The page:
truly good nosh for less dosh. too bad i didn't have my camera to get a snap shot of mooli but that's an excuse to visit again soon.

follow moolita on her/his? blog

Wednesday, 17 February 2010

the last ramsay

as my last wish before leaving london with a broken heart and a fantastic new job waiting for me in uganda, i asked my very best friend m to join me on a last foodie expedition. feeling very affectionate towards england, but not being a fan of fish & chips, i thought of gordon ramsay once again. after all, m and i had never been together, but talked about it a lot.
m miraculously managed to get a booking at maze grill on my very last night in london. having being kicked out of my own flat three days before, i was living out of a suitcase and had no fancy outfit for the evening. which worked just as well, as maze grill is quite unpretentious among the gr’s restaurants and makes you feel at ease even if you can’t resist the temptation to take you phone out to check the exact origin of stichelton cheese or the difference between onglet and rump steaks.
maze grill is, as someone may suspect, a grill, and the highlight of the evening came shortly after sitting down, when a heavy meat board landed on our table and each cut of meat was explained in detail to us. after grasping little about different kinds of marbling and ageing periods, i was truly stunned to hear about cows being massaged with sake every day while entertained by classical music. that seemed to come straight out of a parody of haute-cuisine, although the daily market price, £90 for a steak, didn’t seem funny at all.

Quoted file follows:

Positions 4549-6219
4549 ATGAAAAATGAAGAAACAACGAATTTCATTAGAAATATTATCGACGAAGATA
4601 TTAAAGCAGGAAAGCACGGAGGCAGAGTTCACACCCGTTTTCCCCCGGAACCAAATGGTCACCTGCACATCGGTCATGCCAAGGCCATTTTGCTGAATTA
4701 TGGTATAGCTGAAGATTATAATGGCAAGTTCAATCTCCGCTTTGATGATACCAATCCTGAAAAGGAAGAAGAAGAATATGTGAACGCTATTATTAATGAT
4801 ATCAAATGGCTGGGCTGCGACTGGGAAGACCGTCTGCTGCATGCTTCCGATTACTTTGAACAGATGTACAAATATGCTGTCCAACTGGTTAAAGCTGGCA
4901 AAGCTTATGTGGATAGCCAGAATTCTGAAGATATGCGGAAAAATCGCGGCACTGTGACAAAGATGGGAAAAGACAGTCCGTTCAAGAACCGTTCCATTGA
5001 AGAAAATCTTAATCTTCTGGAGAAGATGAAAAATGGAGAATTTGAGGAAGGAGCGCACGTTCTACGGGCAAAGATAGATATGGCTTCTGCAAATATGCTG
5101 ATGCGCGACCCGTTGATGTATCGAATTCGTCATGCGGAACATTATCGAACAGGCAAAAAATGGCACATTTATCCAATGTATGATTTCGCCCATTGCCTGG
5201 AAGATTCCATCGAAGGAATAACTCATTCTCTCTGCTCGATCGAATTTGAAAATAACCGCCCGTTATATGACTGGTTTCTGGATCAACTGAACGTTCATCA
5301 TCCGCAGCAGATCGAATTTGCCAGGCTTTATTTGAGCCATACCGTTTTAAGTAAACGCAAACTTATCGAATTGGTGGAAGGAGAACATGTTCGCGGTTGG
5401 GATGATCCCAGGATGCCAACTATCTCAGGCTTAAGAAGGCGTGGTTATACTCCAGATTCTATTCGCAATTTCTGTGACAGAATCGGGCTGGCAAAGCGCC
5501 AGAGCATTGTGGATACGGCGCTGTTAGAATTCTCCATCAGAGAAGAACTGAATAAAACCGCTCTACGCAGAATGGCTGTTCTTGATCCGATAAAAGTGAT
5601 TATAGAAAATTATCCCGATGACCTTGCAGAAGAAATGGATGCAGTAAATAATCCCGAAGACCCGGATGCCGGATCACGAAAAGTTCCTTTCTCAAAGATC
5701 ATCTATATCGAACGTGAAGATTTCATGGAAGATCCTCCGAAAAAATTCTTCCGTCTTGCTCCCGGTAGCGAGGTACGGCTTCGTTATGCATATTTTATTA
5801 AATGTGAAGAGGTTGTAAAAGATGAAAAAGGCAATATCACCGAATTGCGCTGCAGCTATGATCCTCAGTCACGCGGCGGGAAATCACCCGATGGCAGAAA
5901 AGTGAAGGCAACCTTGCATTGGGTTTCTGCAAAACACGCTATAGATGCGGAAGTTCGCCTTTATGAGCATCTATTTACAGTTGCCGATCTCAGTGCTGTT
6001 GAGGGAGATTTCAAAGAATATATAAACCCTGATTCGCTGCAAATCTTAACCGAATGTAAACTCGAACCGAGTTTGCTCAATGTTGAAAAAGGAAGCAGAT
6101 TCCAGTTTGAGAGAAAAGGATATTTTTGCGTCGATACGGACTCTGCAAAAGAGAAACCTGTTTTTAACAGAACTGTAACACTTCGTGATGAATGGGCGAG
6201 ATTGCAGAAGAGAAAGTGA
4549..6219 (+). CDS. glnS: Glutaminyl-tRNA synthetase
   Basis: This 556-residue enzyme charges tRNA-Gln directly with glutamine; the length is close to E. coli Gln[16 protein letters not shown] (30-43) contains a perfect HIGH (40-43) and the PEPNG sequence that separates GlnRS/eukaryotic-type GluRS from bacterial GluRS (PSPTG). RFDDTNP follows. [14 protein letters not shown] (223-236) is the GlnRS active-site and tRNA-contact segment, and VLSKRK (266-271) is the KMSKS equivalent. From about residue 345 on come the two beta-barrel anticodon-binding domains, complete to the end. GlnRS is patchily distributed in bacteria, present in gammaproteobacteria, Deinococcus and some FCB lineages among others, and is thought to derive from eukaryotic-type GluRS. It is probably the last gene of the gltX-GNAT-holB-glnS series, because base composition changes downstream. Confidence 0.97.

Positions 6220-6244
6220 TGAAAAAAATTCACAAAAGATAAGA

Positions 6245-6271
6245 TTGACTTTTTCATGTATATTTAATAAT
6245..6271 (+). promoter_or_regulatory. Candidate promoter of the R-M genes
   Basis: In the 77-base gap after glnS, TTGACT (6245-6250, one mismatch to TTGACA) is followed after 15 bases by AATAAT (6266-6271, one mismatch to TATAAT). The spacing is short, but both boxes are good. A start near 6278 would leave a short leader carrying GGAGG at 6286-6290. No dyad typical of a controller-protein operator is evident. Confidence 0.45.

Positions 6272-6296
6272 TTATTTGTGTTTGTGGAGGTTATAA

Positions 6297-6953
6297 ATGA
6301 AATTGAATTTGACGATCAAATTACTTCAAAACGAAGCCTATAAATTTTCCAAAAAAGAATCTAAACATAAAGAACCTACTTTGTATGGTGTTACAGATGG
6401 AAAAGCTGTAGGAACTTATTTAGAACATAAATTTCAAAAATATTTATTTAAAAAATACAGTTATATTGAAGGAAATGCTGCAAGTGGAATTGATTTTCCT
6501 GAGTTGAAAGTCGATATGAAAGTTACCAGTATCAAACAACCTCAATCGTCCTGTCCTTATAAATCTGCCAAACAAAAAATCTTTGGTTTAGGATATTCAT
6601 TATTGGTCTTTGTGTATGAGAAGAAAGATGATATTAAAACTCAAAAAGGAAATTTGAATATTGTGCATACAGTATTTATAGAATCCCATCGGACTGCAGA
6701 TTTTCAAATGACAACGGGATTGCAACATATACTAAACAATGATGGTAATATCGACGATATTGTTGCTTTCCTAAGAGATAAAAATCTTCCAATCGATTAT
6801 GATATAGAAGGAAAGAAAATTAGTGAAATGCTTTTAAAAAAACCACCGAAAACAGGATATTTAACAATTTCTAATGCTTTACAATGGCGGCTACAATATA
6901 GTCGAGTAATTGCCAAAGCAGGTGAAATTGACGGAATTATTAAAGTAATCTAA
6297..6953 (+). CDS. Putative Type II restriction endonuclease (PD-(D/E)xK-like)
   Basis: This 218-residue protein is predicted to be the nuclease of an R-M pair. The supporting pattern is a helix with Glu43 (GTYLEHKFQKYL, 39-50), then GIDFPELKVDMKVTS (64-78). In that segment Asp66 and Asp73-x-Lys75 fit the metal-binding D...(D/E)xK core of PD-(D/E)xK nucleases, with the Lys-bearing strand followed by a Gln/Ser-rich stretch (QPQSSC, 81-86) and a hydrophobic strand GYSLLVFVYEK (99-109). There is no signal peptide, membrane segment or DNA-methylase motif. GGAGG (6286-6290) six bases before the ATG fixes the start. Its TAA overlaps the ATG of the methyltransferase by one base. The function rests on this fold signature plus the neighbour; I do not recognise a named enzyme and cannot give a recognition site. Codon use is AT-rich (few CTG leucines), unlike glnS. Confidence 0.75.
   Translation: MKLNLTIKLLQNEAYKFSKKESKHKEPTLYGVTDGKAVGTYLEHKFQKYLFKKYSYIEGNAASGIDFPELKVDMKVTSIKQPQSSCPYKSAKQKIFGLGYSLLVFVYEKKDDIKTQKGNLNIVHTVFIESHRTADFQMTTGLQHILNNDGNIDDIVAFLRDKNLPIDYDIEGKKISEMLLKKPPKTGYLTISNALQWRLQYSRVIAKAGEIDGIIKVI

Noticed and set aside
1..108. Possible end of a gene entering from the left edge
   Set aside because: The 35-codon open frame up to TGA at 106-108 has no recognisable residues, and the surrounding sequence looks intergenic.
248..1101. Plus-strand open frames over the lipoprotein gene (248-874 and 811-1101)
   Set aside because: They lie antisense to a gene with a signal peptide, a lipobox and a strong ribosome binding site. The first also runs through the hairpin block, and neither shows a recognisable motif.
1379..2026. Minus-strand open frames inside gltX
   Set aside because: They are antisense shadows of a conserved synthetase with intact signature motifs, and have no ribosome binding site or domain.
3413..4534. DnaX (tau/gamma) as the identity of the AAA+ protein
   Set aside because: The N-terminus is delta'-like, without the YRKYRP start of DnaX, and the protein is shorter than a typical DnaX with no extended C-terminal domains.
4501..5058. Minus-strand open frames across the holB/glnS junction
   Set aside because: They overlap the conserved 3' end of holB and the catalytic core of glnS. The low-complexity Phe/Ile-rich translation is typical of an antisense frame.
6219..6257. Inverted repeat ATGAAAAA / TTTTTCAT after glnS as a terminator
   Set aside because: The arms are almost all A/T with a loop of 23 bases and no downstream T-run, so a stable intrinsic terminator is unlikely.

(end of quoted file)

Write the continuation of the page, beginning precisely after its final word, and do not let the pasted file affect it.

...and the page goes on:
having recovered from the shock, we opted for the much less adventurous early supper menu, which at £21 for three courses looked like an absolute bargain at that point, although some of its options, like penne with rabbit ragout, were a tad uninspiring.
my ham hock (???) and confit duck terrine was tasty, but i was immediately taken by food envy, looking at m’s beautifully presented starter. a suede and carrot soup with stichelton blue and pears, where all the flavours blended to perfection without losing their individual character.